Tampa Electric Company’s power generation station in Apollo Beach, Florida doesn’t sound like the sort of place one would go for some nature viewing, but it actually is. One of the power station’s byproducts is warm water, which makes the nearby channel a gathering place for manatees whenever the water temperature in the bay drops below 68 degrees F (20 degrees C). With the weather in the Tampa area so bright and sunny last weekend, we decided to pay a visit to the manatees.
The obligatory “pose-with-the-funny-statue” shot.
None of my photos of the manatees came out very well. With the bright sunlight, I ended up getting photos of reflections of the sky in the water rather than of the big lumbering creatures beneath the surface. Oddly enough, the best way to view them was through polarized sunglasses; you could see them quite clearly under the water with them on.
There’s more to see than just manatees at the Manatee Viewing Station. Since it’s right by the water, there are plenty of mangroves, some of which they’ve fashioned into the tunnel-like path in the photo above.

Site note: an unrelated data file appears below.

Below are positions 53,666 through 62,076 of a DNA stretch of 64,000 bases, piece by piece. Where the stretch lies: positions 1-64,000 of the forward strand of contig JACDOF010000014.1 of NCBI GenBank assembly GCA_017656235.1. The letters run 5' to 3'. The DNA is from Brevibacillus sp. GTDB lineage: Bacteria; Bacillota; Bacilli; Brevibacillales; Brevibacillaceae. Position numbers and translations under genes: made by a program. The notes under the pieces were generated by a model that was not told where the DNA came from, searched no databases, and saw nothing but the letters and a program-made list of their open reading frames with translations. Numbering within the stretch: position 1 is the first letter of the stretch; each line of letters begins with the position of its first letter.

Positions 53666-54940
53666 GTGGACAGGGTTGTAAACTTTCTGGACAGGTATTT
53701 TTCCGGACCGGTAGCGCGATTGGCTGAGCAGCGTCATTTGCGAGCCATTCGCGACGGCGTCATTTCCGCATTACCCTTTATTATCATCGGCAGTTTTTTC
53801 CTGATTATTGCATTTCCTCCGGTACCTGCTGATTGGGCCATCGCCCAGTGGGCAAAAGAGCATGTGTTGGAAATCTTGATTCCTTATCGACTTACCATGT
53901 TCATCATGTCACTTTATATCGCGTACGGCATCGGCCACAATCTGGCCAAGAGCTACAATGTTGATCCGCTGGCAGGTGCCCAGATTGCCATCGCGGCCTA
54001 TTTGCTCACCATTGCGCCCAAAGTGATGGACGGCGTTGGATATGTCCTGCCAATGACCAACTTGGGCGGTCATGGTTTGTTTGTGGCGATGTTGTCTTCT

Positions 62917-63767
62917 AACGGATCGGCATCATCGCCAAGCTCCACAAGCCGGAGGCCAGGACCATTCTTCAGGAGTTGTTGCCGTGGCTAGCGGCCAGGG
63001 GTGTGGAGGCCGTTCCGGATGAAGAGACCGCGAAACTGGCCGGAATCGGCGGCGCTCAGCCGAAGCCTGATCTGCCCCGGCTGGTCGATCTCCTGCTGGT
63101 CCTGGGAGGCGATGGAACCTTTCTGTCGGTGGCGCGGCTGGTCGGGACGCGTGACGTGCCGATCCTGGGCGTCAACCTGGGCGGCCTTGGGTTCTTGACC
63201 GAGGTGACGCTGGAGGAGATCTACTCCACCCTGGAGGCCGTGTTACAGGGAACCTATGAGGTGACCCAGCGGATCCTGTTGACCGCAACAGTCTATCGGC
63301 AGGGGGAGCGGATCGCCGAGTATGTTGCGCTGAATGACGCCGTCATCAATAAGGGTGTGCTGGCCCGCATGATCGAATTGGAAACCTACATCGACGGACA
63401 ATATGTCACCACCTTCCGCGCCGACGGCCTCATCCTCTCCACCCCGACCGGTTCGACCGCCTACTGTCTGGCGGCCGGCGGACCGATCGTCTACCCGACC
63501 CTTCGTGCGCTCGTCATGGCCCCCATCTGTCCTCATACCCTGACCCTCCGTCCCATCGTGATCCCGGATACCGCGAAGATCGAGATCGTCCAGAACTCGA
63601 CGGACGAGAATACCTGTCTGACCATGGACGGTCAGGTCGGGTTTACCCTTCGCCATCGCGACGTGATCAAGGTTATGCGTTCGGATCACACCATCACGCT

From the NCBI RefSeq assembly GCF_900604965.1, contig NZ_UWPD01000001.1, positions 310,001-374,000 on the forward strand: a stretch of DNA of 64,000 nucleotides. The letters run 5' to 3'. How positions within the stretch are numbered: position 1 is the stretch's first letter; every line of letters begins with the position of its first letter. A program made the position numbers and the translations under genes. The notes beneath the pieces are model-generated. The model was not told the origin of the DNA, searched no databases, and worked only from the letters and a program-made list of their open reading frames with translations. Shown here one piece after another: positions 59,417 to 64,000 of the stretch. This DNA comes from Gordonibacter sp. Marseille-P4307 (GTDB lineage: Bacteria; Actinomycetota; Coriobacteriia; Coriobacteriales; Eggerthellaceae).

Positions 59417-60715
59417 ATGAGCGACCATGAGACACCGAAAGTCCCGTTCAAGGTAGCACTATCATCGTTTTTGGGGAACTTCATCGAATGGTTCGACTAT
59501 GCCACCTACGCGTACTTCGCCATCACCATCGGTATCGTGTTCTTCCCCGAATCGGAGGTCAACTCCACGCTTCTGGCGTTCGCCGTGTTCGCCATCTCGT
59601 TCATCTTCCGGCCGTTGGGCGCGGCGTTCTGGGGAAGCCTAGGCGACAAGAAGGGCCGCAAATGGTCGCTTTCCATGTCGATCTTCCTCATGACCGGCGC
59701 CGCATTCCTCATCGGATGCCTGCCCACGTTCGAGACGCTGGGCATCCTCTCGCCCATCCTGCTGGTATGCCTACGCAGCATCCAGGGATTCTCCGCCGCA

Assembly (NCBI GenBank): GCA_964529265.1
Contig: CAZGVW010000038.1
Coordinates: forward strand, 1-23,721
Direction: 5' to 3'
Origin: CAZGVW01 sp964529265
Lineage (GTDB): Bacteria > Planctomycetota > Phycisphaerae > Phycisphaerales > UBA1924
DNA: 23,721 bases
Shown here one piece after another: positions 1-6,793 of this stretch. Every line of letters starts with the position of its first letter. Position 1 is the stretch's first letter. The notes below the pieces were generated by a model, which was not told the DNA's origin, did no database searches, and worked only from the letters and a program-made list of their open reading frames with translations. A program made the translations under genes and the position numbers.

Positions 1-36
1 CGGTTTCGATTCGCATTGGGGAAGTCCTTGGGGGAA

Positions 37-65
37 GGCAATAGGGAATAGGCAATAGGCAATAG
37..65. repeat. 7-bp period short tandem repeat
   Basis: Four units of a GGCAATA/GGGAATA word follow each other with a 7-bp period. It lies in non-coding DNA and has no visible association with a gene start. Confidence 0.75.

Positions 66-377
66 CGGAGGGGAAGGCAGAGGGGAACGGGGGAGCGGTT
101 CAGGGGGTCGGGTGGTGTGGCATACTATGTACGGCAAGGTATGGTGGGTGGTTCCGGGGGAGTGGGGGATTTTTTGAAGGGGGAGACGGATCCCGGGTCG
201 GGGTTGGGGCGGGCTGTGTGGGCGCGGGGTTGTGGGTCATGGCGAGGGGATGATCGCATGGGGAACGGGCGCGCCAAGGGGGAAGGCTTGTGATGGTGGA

The warm water is also a magnet for all sorts of fish, sharks included, as well as the birds that like to feast on them. The cormorant in the photo above is taking a well-earned break; a few minutes I took the photo, he had gone through the ordeal of catching a fish, fending off another bird who was trying to take it from him, and then managing to swallow it whole. A number of us watched the epic struggle for fifteen minutes, and the bird even got some applause after he’d downed the fish.
“Eeeeeeewwww!” said one of the kids who’d watched the bird devour its meal in a single, triumphant gulp.
“That’s the circle of life,” said her father, using that very nice way of explaining to kids that certain life-generating and -sustaining acts, once you break them down into their components parts, are a little bit gross.
There are also a number of butterfly-attracting plants that have been purposely placed there, so it’s also a great spot for butterfly viewing.
The place is covered in signs asking people not to alter the manatee’s natural behaviour by feeding them or giving them water. And of course, not to “molest, disturb or pursue” them. Given that the Greeks used to think that manatees were sirens (as in hot chicks – no doubt the product of a lack of optometry in classical times and some very bad ouzo), the order not to molest, disturb or pursue them takes on a whole new meaning.